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The Plot Against Jesus

14 Two days before the Passover and the Feast of Unleavened Bread, the chief priests and the experts in the law[a] were trying to find a way[b] to arrest Jesus[c] by stealth and kill him. For they said, “Not during the feast, so there won’t be a riot among the people.”[d]

Jesus’ Anointing

Now[e] while Jesus[f] was in Bethany at the house of Simon the leper,[g] reclining at the table,[h] a woman came with an alabaster jar[i] of costly aromatic oil[j] from pure nard. After breaking open the jar, she poured it on his head. But some who were present indignantly said to one another, “Why this waste of expensive[k] ointment? It[l] could have been sold for more than 300 silver coins[m] and the money[n] given to the poor!” So[o] they spoke angrily to her. But Jesus said, “Leave her alone. Why are you bothering her? She has done a good service for me. For you will always have the poor with you, and you can do good for them whenever you want. But you will not always have me![p] She did what she could. She anointed my body beforehand for burial. I tell you the truth,[q] wherever the gospel is proclaimed in the whole world, what she has done will also be told in memory of her.”

The Plan to Betray Jesus

10 Then[r] Judas Iscariot, one of the twelve, went to the chief priests to betray Jesus into their hands.[s]

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  1. Mark 14:1 tn Or “the chief priests and the scribes.” See the note on the phrase “experts in the law” in 1:22.
  2. Mark 14:1 tn Grk “were seeking how.”
  3. Mark 14:1 tn Grk “him”; the referent (Jesus) has been specified in the translation for clarity.
  4. Mark 14:2 sn The suggestion here is that Jesus was too popular to openly arrest him. The verb were trying is imperfect. It suggests, in this context, that they were always considering the opportunities.
  5. Mark 14:3 tn Here καί (kai) has been translated as “now” to indicate the transition to a new topic.
  6. Mark 14:3 tn Grk “he”; the referent (Jesus) has been specified in the translation for clarity.
  7. Mark 14:3 sn See the note on leper in Mark 1:40.
  8. Mark 14:3 sn 1st century middle eastern meals were not eaten while sitting at a table, but while reclining on one’s side on the floor with the head closest to the low table and the feet farthest away.
  9. Mark 14:3 sn A jar made of alabaster stone was normally used for very precious substances like perfumes. It normally had a long neck which was sealed and had to be broken off so the contents could be used.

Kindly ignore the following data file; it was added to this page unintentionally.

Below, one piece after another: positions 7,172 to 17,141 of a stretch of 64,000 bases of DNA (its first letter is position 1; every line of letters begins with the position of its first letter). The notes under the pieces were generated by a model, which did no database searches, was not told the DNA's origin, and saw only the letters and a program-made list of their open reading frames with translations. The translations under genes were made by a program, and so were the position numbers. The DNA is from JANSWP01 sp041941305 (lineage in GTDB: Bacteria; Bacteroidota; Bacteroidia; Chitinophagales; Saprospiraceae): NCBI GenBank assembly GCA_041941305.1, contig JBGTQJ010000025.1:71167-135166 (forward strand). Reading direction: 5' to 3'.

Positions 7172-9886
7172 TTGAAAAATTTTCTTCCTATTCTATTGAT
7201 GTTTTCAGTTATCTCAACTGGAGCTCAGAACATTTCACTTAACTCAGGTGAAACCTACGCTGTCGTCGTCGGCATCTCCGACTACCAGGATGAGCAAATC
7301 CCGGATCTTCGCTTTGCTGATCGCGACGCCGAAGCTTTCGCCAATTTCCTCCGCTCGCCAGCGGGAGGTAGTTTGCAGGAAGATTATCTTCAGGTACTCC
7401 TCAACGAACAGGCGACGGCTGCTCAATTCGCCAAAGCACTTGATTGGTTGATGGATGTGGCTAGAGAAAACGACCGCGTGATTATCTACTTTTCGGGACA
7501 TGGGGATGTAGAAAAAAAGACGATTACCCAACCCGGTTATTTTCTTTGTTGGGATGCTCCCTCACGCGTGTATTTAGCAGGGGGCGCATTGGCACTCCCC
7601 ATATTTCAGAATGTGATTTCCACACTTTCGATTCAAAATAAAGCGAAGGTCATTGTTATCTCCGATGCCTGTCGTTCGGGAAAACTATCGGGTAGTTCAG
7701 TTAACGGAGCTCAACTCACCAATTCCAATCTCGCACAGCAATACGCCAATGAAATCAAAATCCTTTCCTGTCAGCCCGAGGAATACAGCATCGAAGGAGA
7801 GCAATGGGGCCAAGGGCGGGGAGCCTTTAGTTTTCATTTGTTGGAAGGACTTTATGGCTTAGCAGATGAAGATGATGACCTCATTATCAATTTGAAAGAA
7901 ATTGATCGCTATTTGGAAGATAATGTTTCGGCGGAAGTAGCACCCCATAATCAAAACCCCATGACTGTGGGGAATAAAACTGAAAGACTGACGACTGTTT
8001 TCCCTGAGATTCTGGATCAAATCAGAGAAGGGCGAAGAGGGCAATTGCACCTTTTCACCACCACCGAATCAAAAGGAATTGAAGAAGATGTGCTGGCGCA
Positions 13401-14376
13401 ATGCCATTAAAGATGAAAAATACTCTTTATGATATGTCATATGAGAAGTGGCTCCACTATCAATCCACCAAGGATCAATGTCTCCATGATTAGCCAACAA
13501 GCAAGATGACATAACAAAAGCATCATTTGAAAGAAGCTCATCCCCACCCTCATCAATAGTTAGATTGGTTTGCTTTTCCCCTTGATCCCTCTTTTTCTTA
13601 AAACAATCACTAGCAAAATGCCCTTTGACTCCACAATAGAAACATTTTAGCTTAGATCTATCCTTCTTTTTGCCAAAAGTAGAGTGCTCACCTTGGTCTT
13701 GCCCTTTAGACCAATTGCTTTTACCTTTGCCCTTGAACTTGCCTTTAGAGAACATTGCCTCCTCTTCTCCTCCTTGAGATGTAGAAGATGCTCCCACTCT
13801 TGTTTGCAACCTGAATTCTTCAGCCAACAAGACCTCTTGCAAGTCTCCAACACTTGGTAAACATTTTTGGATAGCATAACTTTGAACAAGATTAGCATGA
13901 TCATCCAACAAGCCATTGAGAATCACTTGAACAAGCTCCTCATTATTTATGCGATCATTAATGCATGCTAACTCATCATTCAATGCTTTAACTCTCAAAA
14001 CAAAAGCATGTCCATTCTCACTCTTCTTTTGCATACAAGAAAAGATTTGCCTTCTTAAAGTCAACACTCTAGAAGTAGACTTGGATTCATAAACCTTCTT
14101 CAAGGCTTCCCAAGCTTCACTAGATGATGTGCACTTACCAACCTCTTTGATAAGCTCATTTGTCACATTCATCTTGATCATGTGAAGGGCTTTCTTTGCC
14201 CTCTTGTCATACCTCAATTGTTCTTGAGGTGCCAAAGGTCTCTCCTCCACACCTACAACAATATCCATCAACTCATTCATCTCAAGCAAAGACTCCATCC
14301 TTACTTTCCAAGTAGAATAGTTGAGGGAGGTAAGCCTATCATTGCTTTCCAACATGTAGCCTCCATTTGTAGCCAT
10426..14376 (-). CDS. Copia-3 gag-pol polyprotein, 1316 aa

10. Mark 14:3 tn Μύρον (muron) was usually made of myrrh (from which the English word is derived) but here it is used in the sense of ointment or perfumed oil (L&N 6.205). The adjective πιστικῆς (pistikēs) is difficult with regard to its exact meaning; some have taken it to derive from πίστις (pistis) and relate to the purity of the oil of nard. More probably it is something like a brand name, “pistic nard,” the exact significance of which has not been Nard or spikenard is a fragrant oil from the root and spike of the nard plant of northern India. This aromatic oil, if made of something like nard, would have been extremely expensive, costing up to a year’s pay for an average laborer.
  11. Mark 14:4 tn The word “expensive” is not in the Greek text but has been included to suggest a connection to the lengthy phrase “costly aromatic oil from pure nard” occurring earlier in v. 3. The author of Mark shortened this long phrase to just one word in Greek when repeated here, and the phrase “expensive ointment” used in the translation is intended as an abbreviated paraphrase.
  12. Mark 14:5 tn Here γάρ (gar) has not been translated.
  13. Mark 14:5 tn Grk “three hundred denarii.” One denarius was the standard day’s wage, so the value exceeded what a laborer could earn in a year (taking in to account Sabbaths and feast days when no work was done).
  14. Mark 14:5 tn The words “the money” are not in the Greek text, but are implied (as the proceeds from the sale of the perfumed oil).
  15. Mark 14:5 tn Here καί (kai) has been translated as “so” to indicate the implied result of previous action(s) in the narrative.
  16. Mark 14:7 tn In the Greek text of this clause, “me” is in emphatic position (the first word in the clause). To convey some impression of the emphasis, an exclamation point is used in the translation.
  17. Mark 14:9 tn Grk “Truly (ἀμήν, amēn), I say to you.”
  18. Mark 14:10 tn Here καί (kai) has been translated as “then” to indicate the implied sequence of events within the narrative.
  19. Mark 14:10 tn Grk “betray him to them”; the referent (Jesus) has been specified in the translation for clarity.